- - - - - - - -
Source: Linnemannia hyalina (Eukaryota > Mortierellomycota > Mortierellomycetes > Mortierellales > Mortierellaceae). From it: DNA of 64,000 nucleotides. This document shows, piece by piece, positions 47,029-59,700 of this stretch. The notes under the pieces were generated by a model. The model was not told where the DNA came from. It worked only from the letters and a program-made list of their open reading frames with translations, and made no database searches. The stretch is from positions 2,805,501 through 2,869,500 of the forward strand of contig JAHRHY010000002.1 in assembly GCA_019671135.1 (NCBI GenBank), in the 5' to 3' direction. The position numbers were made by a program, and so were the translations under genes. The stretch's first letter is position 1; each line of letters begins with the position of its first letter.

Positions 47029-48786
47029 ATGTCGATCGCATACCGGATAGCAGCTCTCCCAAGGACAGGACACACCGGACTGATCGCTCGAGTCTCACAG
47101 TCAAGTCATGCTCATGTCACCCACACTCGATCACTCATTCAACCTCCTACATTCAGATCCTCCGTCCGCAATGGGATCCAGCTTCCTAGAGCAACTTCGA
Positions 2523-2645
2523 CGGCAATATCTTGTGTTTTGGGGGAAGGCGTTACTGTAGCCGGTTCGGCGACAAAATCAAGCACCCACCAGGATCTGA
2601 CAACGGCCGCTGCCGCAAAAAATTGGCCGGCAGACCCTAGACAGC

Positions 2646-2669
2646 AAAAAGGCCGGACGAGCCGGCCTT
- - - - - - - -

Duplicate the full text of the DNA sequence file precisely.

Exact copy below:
Source: Linnemannia hyalina (Eukaryota > Mortierellomycota > Mortierellomycetes > Mortierellales > Mortierellaceae). From it: DNA of 64,000 nucleotides. This document shows, piece by piece, positions 47,029-59,700 of this stretch. The notes under the pieces were generated by a model. The model was not told where the DNA came from. It worked only from the letters and a program-made list of their open reading frames with translations, and made no database searches. The stretch is from positions 2,805,501 through 2,869,500 of the forward strand of contig JAHRHY010000002.1 in assembly GCA_019671135.1 (NCBI GenBank), in the 5' to 3' direction. The position numbers were made by a program, and so were the translations under genes. The stretch's first letter is position 1; each line of letters begins with the position of its first letter.

Positions 47029-48786
47029 ATGTCGATCGCATACCGGATAGCAGCTCTCCCAAGGACAGGACACACCGGACTGATCGCTCGAGTCTCACAG
47101 TCAAGTCATGCTCATGTCACCCACACTCGATCACTCATTCAACCTCCTACATTCAGATCCTCCGTCCGCAATGGGATCCAGCTTCCTAGAGCAACTTCGA
Positions 2523-2645
2523 CGGCAATATCTTGTGTTTTGGGGGAAGGCGTTACTGTAGCCGGTTCGGCGACAAAATCAAGCACCCACCAGGATCTGA
2601 CAACGGCCGCTGCCGCAAAAAATTGGCCGGCAGACCCTAGACAGC

Positions 2646-2669
2646 AAAAAGGCCGGACGAGCCGGCCTT